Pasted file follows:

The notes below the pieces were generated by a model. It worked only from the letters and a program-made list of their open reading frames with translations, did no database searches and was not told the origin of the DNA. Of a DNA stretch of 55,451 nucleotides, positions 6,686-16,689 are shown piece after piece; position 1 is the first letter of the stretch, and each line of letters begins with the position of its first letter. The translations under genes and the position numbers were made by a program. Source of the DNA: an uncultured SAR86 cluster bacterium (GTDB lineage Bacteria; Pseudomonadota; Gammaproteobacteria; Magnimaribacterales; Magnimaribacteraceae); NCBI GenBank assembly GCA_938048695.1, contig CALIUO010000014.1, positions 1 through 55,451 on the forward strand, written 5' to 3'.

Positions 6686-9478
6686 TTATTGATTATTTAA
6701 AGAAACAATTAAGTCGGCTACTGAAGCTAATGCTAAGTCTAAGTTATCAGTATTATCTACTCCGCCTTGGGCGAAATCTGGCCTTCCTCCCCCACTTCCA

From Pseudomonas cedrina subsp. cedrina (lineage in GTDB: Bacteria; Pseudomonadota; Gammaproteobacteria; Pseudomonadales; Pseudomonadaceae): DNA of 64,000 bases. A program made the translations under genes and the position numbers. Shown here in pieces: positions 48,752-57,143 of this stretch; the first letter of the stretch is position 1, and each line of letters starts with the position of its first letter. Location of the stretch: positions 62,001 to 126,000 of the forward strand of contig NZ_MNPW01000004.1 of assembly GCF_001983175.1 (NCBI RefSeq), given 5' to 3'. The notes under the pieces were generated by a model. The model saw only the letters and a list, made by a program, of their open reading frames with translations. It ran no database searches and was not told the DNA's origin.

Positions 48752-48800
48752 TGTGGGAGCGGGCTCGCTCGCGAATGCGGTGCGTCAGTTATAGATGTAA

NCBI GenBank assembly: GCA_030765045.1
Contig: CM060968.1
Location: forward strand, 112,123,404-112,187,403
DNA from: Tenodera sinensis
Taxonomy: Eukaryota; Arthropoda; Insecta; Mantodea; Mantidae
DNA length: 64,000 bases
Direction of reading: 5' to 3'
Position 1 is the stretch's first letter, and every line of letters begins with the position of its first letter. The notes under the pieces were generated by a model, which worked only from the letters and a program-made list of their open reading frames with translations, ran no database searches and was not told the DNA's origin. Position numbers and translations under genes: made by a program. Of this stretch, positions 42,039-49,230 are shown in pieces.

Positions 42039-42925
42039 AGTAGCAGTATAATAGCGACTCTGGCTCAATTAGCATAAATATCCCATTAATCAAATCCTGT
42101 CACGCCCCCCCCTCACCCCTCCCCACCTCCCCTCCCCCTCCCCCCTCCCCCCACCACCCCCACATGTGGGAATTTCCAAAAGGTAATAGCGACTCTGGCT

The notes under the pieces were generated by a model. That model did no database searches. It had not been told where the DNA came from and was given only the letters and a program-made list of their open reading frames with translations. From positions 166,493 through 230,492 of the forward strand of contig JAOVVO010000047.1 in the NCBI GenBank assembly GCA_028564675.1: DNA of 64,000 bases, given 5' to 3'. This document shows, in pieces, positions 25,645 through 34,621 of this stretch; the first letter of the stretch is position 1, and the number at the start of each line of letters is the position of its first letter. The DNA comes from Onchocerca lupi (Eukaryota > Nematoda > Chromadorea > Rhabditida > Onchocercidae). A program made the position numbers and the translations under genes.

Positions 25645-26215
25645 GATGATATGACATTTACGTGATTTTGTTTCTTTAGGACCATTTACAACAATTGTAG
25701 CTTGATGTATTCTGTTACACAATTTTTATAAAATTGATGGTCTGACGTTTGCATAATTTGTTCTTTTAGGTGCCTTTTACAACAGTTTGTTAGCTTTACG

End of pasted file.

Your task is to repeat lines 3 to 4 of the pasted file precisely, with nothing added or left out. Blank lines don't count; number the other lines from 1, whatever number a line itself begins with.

6686 TTATTGATTATTTAA
6701 AGAAACAATTAAGTCGGCTACTGAAGCTAATGCTAAGTCTAAGTTATCAGTATTATCTACTCCGCCTTGGGCGAAATCTGGCCTTCCTCCCCCACTTCCA